UROBORO . Oshie Dolls - UROBORO - Antique Textiles and Rugs

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Meiji (circa 1880), cm 21x19.

The doll making has been elevated to art form in Japan, and Oshie dolls were extremely popular items among wealthy classes along the whole 19th century. They dolls were obtained recycling old, dismissed kimono silks, that were cut and fitted to padded cardboard outlines usually representing either a Geisha or a Samurai.

Hands and faces were then hand painted, and the whole very much in the style of the Ukiyo-e genre.
The results - dolls that are neither 2D nor 3D, rather something in between - were often brilliant, and used to decorate the rooms of little girls.
The present lot fits this canonical procedure, with non-padded details delicately drawn with dark brown ink (see Geisha face and hand.

The whole had been then mounted on heavier cardboard and a stick, as customary. Condition is great with just a tiny bit of wear on silks due to age. A rare, interesting and funky thing.



Japan, Meiji (c. 1900), 37x6cm

A sombre life style and frugal habits were a standard for Japanese people, at least until WWII. This relates with poverty at the countryside of course, was linked to a certain ethics of upper classes anyway.
To this, it must be noted that in Edo Japan the government was based upon a division of classes that, in descending order, were: samurai, farmer, artisan and lastly merchant. The reasoning was that the Shogun needed protection, so most important were his soldiers, the samurai.

The samurai’s salary was paid in rice so the farmers were next in importance. Clothing, shelter and tools were necessary, so artisan and craftsmen were following. The merchants handled money and goods they did not produce themselves, and were not as hard working as the farmers, so they were accorded the least respect (ha ha).  
Therefore, it should be no surprise to hear that the samurai’s wives and children were recycling dismissed silks and handcrafting items as a mean of secondary income. Particularly appreciated were the ‘oshie’, three dimensional “pictures” made of cardboard patterns wrapped in silk and stuffed with cotton.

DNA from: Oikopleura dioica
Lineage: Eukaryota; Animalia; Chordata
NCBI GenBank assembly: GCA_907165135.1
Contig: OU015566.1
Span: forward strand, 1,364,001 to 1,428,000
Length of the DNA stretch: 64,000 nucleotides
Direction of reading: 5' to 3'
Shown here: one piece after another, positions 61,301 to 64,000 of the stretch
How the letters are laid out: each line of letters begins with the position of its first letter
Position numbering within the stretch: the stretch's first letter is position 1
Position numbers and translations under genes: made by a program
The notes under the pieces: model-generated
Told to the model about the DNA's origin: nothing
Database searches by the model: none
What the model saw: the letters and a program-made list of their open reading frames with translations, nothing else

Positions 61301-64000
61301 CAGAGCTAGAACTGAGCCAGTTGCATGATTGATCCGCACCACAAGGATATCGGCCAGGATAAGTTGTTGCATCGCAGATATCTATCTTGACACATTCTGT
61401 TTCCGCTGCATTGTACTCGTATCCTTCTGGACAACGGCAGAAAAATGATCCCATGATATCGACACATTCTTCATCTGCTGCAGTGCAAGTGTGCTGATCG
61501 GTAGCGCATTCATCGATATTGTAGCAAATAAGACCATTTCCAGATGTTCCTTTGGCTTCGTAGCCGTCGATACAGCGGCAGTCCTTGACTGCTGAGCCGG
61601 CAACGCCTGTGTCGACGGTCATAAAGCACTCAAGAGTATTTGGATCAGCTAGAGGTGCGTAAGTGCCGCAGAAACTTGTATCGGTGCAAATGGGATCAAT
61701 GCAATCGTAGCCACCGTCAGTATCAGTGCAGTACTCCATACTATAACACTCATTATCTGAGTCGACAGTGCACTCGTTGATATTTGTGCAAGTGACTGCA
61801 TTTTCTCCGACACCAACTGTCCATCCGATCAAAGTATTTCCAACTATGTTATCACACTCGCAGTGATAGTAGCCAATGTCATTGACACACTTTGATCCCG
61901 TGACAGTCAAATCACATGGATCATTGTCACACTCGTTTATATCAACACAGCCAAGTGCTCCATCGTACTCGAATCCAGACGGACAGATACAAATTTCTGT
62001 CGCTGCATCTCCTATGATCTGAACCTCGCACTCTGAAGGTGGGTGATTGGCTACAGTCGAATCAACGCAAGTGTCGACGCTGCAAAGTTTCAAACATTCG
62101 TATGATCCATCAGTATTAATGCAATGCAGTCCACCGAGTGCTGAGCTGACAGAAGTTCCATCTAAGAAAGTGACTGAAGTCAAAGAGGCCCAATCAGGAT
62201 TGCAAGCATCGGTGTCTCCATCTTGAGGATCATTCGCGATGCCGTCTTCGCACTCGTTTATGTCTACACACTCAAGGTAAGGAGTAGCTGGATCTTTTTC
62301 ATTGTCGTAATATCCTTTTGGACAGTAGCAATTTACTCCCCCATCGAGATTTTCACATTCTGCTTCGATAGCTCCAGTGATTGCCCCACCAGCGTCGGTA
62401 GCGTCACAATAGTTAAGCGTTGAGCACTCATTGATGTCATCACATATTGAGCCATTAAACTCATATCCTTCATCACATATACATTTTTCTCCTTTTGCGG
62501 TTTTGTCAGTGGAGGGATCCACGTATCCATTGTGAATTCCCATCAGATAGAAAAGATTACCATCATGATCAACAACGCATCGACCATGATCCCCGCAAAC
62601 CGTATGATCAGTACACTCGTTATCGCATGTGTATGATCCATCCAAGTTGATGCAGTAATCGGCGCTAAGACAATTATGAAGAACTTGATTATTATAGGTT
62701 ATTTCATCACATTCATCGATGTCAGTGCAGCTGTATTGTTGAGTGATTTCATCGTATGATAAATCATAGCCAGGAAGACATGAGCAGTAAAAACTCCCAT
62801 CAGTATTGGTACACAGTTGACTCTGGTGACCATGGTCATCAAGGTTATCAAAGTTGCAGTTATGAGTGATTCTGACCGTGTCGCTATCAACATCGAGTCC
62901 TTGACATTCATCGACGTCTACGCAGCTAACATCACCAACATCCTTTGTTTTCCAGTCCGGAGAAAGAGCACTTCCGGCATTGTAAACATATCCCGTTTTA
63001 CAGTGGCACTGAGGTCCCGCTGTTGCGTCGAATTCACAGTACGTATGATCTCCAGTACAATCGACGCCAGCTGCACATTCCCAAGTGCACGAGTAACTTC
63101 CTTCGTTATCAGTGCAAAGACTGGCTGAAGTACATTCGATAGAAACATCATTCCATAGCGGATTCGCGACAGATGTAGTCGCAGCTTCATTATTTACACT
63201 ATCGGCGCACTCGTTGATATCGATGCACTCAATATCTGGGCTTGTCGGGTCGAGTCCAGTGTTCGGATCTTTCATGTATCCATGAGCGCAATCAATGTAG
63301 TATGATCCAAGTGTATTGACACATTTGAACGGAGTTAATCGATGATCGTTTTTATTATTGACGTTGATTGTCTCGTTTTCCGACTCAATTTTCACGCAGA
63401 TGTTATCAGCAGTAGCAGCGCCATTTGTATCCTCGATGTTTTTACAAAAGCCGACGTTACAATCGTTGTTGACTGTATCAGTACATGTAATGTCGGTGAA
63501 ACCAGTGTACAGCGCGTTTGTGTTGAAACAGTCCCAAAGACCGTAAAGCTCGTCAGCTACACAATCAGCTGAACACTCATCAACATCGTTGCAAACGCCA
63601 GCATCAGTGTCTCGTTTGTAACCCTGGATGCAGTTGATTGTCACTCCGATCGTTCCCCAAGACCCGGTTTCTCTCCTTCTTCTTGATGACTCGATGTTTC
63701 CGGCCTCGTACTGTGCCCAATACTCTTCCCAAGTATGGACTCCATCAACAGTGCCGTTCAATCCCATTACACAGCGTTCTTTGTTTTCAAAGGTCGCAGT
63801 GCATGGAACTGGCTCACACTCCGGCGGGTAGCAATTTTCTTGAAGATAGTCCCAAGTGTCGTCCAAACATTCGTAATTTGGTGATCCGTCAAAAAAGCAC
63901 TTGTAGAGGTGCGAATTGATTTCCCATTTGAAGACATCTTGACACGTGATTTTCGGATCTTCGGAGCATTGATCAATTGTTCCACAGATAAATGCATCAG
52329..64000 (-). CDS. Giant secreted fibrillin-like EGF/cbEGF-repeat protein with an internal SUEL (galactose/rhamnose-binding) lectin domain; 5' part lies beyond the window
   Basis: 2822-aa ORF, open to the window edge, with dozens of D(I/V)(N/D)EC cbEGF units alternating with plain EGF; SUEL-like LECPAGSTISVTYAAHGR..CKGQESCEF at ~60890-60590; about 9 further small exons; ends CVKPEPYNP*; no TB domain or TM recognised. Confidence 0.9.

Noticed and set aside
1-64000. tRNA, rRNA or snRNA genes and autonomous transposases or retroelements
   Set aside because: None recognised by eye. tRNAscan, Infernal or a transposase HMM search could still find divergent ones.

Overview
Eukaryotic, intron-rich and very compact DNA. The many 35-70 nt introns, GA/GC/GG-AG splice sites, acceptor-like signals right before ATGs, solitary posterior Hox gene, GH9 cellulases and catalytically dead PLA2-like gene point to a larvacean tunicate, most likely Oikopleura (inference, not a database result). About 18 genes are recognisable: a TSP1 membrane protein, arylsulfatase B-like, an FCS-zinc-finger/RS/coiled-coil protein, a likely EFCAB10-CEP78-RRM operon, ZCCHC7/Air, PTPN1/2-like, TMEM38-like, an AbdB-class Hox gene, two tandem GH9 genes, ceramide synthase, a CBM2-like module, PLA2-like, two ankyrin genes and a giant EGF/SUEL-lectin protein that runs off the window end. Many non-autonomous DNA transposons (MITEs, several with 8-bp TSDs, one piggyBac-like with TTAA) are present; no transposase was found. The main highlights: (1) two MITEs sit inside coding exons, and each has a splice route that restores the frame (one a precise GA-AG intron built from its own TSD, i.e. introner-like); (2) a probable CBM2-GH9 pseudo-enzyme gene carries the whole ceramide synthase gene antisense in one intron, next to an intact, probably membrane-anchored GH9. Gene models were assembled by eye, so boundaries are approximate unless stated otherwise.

What we have here is an example of such a ‘textile painting’ representing in a simply astonishing – and much Japanese – way a red carp (koi)  . I fear photos cannot do justice to the quality of work needed to obtain the result (look at the teeth!). In this case, I do not think the textile used was recycled, rather a purpose made lightweight silk crepe, dyed in a ‘shibori’ technique to obtain texture of fish scales.

Properly stuffed and embroidered with a golden thread, this tiny object has then been stuck to a narrow cardboard to produce the final result. There are gentle signs of wear to the textile and cardboard shows bit of age-foxing, but nothing much disturbing. Bold and subtle at same time… something for those not afraid of the out-of-ordinary.


Is dedicated to Nunzio, my only and best brother I could have had. He was also a friend of mine, and of great help in my life, making me simple hard decisions.
What you find here is his personal collection. Unfortunately, my home is not large enough to contain all, so if you are interested in purchasing any article, please contact me. Some of these articles are already collected by some friends of mine and are no more available. These pieces are marked with a red asterisk.
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Nunzio Crisa
After the degree in physic he left Milano to Munich, where he got the PhD in Physical Chemistry at the Ludwig-Maximilians Universitaet.
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